I am not trying to push any particular theological or metaphysical conclusions when I use the word "God" here. On the contrary, my readings in theology and metaphysics in earlier years never conjured up to my mind anything remotely like this experience. I am simply saying that since the experience, Vaughan's line and a whole host of other statements made by mystics in all religious traditions seem to make sense as word-straining attempts to describe the strange state in which I found myself; for instance: the Hebrew poet's cry in Psalm 139 that "the night shineth as the day," or Mohammed's statement that he experienced "the Night of Power," or the assertion of St. John of the Cross that he encountered God as "a dark cloud illumining the night." I am even led to wonder if similar experiences, rather than mere cosmological speculation, underlie references to "cosmic darkness" in some of the world's primordial creation-stories such as the "darkness on the face of the deep" in Genesis or the "darkness at first by darkness hidden" in the Rig Veda, or Te Po, the "first night" of the Maori creation story. I wonder if the Hebrew story came straight out of the experience of Abraham when he "fell into a deep sleep" at sunset and "lo, a dread and great darkness fell upon him" (Genesis 15:12).

Most stories about-near-death experiences mention darkness only as a prelude to some greater experience of light, usually the famous dark tunnel. Now of course, I can't say categorically that I didn't experience going through a tunnel—I simply don't remember any transition into the darkness—the only thing I recall before that was feeling drowsy on the bus. But I can say that it would seem utterly silly to think of the darkness, as I experienced it, as an intermediate state to anything else at all, for it seemed utterly complete. One of the rare exceptions to the rule in the near-death stories occurs in Raymond Moody's Life after Life, where a man reports a darkness "so deep and impenetrable that I could see absolutely nothing, but this was the most wonderful, worry-free experience you can imagine." I, too, felt utterly secure in my darkness, knowing that all life's struggles were over and I had "come home" to a state beyond all danger, where I no longer needed or wanted anything because everything I could possibly want or need was already mine. That shining darkness seemed to contain everything that ever was or could be, all space and all time, and yet it contained nothing at all, for the very word "thing" implies separate entities, whereas what I experienced was an utterly simple being-ness without any kind of separation—the very essence, it seemed, of aliveness, prior to any individual living beings. Another paradoxical expression, this time from Eastern mysticism, seems the only one that is remotely adequate—"the living Void," an idea echoed in Christian mysticism by Meister Eckhart's description of the Godhead as "empty, as though it were not," or in Jacob Boehme's reference to the deity as "a suprasensual abyss" (Eckhart, 1981; Boehme, 1970).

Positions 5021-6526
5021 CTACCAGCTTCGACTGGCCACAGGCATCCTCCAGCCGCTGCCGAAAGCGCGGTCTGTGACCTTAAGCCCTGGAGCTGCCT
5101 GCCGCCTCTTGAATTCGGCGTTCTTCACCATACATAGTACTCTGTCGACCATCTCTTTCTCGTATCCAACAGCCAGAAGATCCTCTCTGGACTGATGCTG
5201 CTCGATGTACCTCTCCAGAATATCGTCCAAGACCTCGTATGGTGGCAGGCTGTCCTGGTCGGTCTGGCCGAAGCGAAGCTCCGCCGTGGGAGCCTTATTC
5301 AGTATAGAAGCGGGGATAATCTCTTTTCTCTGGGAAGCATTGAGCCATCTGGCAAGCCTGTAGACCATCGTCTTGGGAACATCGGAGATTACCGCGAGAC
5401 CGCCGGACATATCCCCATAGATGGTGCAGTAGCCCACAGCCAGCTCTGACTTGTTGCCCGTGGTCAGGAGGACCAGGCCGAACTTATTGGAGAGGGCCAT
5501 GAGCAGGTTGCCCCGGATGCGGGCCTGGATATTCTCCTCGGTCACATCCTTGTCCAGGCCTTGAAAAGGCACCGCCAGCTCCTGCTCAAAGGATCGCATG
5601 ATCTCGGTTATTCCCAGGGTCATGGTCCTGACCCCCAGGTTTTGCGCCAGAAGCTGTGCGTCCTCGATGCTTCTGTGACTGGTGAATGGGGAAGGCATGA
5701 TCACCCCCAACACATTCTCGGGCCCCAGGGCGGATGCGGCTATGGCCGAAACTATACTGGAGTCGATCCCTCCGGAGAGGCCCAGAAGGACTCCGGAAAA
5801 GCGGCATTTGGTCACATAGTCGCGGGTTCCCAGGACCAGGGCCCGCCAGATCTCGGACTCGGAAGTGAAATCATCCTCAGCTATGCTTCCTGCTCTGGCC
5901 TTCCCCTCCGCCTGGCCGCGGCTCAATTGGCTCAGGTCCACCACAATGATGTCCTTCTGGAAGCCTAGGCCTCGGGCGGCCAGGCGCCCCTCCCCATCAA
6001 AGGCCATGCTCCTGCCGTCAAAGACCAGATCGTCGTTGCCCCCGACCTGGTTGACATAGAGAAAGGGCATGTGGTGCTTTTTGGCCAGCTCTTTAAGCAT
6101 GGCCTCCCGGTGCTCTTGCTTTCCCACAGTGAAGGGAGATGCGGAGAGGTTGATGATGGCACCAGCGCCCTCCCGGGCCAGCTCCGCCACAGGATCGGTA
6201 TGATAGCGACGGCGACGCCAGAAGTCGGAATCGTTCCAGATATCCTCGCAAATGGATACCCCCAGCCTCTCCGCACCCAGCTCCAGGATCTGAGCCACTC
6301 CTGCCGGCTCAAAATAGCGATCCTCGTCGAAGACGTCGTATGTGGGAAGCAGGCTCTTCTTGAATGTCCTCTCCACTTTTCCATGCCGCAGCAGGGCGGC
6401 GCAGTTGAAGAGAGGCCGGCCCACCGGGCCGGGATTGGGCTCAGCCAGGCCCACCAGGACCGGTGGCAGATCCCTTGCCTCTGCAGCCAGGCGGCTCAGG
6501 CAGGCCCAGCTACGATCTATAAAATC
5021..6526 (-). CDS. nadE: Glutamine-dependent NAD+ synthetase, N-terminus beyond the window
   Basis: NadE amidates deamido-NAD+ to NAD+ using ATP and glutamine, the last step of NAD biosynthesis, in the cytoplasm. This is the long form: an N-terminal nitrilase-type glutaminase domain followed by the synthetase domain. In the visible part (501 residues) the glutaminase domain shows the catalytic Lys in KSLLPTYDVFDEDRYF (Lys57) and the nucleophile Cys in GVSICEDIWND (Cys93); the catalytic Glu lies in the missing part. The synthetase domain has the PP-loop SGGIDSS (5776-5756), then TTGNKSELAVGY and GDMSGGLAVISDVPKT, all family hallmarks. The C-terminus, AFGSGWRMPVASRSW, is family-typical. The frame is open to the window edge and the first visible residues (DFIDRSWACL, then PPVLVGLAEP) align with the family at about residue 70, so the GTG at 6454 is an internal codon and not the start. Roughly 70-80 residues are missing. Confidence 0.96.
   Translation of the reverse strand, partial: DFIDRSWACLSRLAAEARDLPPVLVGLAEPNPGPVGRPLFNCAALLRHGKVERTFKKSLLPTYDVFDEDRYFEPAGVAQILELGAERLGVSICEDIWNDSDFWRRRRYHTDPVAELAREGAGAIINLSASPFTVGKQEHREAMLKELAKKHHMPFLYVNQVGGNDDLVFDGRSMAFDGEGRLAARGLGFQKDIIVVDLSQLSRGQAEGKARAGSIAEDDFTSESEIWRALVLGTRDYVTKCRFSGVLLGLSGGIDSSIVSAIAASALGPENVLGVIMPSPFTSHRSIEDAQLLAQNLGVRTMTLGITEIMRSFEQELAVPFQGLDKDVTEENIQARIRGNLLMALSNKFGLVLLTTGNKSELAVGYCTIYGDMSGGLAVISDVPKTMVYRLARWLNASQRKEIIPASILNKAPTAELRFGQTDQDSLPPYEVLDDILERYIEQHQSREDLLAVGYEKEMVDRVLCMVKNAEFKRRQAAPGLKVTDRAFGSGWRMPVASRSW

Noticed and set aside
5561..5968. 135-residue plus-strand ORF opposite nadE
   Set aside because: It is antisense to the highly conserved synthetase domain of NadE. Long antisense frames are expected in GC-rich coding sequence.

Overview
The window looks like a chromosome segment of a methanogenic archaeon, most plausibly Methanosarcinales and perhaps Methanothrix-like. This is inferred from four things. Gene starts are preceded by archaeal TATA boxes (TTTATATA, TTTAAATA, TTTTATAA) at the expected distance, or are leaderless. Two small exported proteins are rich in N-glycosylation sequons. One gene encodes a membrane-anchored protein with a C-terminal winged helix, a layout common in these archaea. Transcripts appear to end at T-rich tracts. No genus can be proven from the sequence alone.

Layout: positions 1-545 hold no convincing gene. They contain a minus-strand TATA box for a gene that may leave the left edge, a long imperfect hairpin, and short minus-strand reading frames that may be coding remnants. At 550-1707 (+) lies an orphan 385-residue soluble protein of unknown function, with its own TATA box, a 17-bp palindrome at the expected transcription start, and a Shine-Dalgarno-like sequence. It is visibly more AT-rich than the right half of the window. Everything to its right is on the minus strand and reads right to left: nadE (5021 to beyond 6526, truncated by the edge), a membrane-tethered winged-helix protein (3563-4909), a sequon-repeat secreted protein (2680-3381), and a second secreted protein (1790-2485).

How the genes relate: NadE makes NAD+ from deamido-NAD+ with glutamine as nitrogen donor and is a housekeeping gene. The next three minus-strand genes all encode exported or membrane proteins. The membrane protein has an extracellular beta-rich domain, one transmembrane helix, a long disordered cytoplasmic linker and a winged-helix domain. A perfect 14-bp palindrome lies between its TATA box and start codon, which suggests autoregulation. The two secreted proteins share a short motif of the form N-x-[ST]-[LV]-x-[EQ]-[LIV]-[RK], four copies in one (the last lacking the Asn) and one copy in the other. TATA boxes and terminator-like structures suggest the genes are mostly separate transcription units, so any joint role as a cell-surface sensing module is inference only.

Another man reported to Raymond Moody that he found himself "just floating and tumbling through space," and then added, "I was so taken up with this void that I just didn't think of anything else." The idea that a void could possibly be interesting would have seemed nonsense to me before, but it now makes total sense. In fact, the state I am trying to describe seems to defy all ordinary canons of logic, and my deepest resonance is to Buddha's classic description of Nirvana, which simply piles one contradiction upon another: